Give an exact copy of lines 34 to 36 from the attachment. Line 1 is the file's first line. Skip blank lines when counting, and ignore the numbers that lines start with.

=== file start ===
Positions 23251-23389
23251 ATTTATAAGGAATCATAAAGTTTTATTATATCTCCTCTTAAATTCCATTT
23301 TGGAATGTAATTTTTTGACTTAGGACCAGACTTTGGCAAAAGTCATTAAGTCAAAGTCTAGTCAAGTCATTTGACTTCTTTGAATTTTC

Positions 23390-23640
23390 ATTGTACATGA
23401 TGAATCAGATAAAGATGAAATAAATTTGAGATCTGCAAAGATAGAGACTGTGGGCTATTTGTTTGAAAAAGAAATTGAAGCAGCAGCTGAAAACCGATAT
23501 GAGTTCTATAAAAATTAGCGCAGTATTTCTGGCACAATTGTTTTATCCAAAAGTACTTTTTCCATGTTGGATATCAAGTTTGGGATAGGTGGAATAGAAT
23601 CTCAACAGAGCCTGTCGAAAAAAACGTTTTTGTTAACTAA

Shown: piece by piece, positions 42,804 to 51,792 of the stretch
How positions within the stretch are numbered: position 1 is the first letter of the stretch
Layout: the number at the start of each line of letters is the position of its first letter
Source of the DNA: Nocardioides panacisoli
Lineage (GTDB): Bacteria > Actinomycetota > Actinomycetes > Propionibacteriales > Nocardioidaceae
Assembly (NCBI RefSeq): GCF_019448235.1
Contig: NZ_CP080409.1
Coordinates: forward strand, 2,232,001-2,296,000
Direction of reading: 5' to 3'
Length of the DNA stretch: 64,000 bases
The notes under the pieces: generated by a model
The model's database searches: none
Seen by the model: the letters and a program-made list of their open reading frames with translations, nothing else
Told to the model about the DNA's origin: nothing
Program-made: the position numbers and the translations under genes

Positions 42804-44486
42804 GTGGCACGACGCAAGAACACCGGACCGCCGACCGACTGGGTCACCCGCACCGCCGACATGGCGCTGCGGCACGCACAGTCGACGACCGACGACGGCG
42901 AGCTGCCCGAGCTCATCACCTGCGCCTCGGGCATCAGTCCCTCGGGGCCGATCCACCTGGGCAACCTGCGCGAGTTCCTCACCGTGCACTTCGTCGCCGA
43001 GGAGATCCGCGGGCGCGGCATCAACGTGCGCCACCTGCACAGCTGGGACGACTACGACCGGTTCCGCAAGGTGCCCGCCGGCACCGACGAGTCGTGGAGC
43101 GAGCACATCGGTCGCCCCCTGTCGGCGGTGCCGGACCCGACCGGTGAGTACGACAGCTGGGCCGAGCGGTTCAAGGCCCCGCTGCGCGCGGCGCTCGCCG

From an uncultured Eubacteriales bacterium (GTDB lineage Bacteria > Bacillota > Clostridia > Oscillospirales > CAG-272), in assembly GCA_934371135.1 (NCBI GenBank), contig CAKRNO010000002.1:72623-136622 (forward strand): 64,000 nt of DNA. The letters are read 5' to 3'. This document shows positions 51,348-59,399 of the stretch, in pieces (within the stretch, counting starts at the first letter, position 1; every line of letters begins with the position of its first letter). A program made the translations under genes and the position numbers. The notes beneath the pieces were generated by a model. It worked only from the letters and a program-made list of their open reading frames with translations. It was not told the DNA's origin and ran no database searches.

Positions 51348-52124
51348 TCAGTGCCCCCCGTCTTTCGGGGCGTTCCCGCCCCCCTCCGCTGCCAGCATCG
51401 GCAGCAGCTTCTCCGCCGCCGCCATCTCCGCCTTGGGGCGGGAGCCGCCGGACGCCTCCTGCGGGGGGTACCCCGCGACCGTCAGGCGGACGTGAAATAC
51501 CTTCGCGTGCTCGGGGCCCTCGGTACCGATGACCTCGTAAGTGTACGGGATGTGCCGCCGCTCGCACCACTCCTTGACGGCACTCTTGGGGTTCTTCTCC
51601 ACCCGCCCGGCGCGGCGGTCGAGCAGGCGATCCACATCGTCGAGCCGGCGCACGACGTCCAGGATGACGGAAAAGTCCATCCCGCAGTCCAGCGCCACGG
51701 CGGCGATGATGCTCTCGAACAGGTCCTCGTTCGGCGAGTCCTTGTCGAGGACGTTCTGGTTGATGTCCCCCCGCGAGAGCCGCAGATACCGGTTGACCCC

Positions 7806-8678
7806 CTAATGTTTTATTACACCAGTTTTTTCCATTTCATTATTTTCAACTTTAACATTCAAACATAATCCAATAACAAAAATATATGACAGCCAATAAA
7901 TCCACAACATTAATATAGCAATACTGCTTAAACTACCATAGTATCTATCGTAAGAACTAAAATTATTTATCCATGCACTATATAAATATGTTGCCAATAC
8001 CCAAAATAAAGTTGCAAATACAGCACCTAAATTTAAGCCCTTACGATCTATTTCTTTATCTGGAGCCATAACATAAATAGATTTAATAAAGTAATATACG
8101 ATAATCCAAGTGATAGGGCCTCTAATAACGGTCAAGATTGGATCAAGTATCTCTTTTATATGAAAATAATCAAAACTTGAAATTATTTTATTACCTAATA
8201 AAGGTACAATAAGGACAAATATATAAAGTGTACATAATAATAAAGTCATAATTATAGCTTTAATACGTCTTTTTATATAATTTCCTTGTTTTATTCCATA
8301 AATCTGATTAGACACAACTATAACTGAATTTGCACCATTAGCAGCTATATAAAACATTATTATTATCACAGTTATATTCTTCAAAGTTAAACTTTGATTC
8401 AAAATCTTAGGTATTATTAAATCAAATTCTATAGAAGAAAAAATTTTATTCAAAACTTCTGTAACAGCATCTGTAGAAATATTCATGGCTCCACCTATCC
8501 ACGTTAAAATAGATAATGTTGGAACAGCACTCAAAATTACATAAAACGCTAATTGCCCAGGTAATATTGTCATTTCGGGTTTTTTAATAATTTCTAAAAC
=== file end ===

51601 ACCCGCCCGGCGCGGCGGTCGAGCAGGCGATCCACATCGTCGAGCCGGCGCACGACGTCCAGGATGACGGAAAAGTCCATCCCGCAGTCCAGCGCCACGG
51701 CGGCGATGATGCTCTCGAACAGGTCCTCGTTCGGCGAGTCCTTGTCGAGGACGTTCTGGTTGATGTCCCCCCGCGAGAGCCGCAGATACCGGTTGACCCC

Positions 7806-8678